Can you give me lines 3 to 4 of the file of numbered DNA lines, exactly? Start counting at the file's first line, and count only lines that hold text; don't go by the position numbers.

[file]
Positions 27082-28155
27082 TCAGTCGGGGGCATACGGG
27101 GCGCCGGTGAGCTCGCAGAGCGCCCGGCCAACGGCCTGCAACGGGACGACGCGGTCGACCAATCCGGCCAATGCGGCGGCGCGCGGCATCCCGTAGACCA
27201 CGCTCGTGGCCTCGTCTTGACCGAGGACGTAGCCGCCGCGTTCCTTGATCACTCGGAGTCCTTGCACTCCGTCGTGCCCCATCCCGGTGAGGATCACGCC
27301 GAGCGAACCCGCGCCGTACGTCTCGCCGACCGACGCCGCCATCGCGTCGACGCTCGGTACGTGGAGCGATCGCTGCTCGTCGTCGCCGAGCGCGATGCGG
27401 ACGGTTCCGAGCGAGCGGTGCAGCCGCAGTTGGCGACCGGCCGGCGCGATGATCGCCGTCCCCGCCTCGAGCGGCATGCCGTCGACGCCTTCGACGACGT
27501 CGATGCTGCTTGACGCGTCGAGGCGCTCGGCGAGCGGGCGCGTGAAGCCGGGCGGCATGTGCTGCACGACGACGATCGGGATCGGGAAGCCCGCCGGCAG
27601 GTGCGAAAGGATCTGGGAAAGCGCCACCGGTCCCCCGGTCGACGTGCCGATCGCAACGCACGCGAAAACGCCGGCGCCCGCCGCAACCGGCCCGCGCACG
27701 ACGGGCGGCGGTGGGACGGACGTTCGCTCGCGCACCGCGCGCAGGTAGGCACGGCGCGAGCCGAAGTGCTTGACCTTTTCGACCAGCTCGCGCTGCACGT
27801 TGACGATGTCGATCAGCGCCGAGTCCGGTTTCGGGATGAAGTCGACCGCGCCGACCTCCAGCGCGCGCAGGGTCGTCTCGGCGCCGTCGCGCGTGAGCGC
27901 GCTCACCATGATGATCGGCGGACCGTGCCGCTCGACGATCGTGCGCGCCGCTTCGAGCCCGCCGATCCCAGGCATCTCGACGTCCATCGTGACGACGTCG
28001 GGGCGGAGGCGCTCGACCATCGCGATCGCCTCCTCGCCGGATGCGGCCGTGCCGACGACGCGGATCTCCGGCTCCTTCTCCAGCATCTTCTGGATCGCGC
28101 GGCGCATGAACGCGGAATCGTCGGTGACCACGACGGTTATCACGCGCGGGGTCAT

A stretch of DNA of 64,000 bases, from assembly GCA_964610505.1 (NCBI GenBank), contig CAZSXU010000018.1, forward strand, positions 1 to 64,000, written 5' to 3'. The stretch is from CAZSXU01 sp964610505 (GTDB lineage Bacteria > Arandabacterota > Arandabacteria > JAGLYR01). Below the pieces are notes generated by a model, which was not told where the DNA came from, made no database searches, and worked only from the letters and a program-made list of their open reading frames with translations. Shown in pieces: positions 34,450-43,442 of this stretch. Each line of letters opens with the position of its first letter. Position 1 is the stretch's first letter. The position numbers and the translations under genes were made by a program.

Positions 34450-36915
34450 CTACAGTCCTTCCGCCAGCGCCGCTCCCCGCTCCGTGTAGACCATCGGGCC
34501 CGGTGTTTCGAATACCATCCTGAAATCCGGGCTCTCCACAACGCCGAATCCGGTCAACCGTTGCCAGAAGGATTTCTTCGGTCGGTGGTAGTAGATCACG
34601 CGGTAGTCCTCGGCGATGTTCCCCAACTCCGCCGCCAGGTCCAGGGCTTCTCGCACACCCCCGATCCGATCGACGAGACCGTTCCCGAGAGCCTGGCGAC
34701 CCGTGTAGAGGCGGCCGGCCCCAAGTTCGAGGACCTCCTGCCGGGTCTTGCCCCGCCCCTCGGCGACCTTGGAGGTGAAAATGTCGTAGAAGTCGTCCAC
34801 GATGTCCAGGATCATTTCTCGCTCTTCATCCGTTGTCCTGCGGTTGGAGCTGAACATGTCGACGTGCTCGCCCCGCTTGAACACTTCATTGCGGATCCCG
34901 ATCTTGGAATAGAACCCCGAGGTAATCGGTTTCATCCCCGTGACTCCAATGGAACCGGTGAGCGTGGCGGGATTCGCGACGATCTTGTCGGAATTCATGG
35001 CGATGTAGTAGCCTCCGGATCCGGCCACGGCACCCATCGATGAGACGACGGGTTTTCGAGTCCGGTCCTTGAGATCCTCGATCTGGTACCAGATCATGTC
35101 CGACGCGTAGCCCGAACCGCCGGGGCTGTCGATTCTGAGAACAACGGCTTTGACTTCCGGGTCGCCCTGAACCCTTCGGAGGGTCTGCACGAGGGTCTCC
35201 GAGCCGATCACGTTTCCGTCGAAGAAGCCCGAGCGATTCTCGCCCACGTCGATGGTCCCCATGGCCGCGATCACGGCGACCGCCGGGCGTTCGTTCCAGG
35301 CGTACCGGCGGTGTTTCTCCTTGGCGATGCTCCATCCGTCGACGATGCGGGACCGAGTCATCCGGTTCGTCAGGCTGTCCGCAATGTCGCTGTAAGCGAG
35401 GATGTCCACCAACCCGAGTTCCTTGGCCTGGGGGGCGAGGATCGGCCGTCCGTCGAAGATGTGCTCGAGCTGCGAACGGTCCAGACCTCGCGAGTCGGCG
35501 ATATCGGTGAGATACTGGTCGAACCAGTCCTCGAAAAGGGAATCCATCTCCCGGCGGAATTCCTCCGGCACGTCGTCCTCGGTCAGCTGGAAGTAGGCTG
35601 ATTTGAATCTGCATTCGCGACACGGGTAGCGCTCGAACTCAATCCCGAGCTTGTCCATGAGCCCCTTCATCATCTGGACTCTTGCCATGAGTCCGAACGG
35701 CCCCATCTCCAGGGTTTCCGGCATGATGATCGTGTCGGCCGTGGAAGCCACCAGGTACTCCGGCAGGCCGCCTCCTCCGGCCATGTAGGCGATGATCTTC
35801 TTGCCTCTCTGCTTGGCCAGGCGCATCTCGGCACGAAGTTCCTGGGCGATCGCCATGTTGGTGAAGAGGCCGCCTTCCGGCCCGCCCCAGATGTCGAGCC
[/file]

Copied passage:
27101 GCGCCGGTGAGCTCGCAGAGCGCCCGGCCAACGGCCTGCAACGGGACGACGCGGTCGACCAATCCGGCCAATGCGGCGGCGCGCGGCATCCCGTAGACCA
27201 CGCTCGTGGCCTCGTCTTGACCGAGGACGTAGCCGCCGCGTTCCTTGATCACTCGGAGTCCTTGCACTCCGTCGTGCCCCATCCCGGTGAGGATCACGCC